I have done much more research than is apparent from this scanty information. However, time constrains me from doing more. Here is the bare bones of what I have been working with.
- DNA testing has revealed that my father, Ernest S. Brogdon’s line carried Y-DNA I1a. We have traced the surname to the far West Riding, Yorkshire, England
- My mother’s Morse line carries Y-DNA R1b [now upgraded to classification of R-M269] and appears to match the line of Samuel Morse of Dedham, Massachusetts. The Morse Society recently moved these results from its “Ungrouped” category to its “Samuel” matches (and I just want to tell them, “I told you so,” after getting nothing out of them one way or another for 30 years). The Morse lines in the U.S. come mainly from either England or originally from Flanders. After hearing that we were not related to Samuel F.B. Morse, the latest data says we are. Well what do you know. . . I hit a brick wall with our first ancestor to Texas who was murdered near Laredo and buried in an unmarked grave, so how he goes back to Samuel, I do not yet know.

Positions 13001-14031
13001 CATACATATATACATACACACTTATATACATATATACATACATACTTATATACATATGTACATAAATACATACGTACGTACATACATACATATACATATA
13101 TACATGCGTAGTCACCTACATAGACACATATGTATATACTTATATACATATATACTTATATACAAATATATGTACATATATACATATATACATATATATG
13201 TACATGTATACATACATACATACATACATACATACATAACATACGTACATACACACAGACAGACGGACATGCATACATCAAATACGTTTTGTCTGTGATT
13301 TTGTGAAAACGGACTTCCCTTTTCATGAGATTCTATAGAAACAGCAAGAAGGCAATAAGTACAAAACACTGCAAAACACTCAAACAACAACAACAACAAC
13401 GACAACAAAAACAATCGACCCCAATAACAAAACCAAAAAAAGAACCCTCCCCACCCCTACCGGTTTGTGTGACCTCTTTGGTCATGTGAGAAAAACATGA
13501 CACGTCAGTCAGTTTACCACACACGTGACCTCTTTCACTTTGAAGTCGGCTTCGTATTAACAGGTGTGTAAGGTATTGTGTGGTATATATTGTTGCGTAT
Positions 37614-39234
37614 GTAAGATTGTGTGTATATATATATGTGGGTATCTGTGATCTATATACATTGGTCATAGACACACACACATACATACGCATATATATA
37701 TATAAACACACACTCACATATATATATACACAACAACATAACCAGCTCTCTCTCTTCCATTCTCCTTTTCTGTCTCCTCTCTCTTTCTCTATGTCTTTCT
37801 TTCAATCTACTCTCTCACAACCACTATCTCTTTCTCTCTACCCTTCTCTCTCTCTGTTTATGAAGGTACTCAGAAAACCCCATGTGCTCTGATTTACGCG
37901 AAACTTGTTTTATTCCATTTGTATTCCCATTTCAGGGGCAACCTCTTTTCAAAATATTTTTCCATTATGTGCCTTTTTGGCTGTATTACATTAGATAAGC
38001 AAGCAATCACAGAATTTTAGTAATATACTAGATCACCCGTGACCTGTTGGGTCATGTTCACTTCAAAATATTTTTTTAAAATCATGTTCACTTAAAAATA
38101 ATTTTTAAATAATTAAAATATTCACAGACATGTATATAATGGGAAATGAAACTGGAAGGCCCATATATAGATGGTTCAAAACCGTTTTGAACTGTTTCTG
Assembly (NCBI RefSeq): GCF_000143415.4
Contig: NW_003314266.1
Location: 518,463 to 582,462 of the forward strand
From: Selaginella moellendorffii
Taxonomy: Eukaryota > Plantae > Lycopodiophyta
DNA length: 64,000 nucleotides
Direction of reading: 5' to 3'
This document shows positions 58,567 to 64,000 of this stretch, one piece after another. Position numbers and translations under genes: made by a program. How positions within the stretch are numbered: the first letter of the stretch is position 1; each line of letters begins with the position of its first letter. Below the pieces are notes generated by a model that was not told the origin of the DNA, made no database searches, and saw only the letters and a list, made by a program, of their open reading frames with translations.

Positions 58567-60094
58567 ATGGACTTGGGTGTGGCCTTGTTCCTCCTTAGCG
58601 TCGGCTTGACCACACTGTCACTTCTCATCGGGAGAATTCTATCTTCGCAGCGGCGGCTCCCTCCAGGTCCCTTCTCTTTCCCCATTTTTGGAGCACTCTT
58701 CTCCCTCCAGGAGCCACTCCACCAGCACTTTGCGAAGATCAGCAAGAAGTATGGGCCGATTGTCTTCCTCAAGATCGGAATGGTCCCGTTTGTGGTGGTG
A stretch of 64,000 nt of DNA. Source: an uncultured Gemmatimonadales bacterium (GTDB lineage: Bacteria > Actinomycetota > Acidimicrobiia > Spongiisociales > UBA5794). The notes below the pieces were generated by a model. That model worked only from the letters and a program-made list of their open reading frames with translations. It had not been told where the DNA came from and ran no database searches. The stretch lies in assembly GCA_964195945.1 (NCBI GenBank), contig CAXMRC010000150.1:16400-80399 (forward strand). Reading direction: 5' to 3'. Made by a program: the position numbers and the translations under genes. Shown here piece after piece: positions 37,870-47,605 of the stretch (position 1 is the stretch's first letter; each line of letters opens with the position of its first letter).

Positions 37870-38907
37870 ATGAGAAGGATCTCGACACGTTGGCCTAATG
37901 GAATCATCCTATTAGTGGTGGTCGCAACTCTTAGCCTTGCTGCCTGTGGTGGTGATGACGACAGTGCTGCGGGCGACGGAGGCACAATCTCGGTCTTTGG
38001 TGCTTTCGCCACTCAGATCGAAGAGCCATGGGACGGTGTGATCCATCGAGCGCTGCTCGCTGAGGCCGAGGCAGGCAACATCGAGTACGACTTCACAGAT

- In 2008, I had my mtDNA tested and it places the female line in Haplogroup W. Later it was reclassified as W3a1c, and lastly my project group updated it to W3a1c+G7853A+T9716C. This is how they defined it:
- W is defined by T195C! T204C G207A T1243C A3505G G5460A G8251A G8994A A11914G G15884c C16292T.
- W3 is defined by C194T & T1406C.
- W3a is defined by T15784C.
- W3a1 is defined by A13263G.
- W3a1c is defined by T199C & G7269A.
- W3a1c+G7853A is defined by G7853A.
- W3a1c+G7853A+T9716C is defined by T9716C.
- You have no private mutations.[No private mutations?]We are uncertain as to where our mtDNA jumped off from Europe, but it almost certainly came through the British Isles, through a lady named Lucy B. Tooley, probable daughter of Frances Burnett.
- In 2021 I did the autosomal DNA test with FamilyTreeDNA. I later ran the same raw data through DNA.Land which uses the 23 and Me format. Results came out different, but not as contradictory as it appears on the surface. It has to do with the size of the company’s database and what they are able to differentiate — yet. Some can tell you the city your ancestors may have come from; others can’t distinguish between French, German, and English or between Scandinavian, Irish, and Scottish, etc. Databases simply have to get larger and more varied before “perfection” can be attained. The 23 and Me format yielded more specific information that I was able to use.
Family Tree DNA image:
FamilyTree DNA format
DNA.Land using the 23 and Me format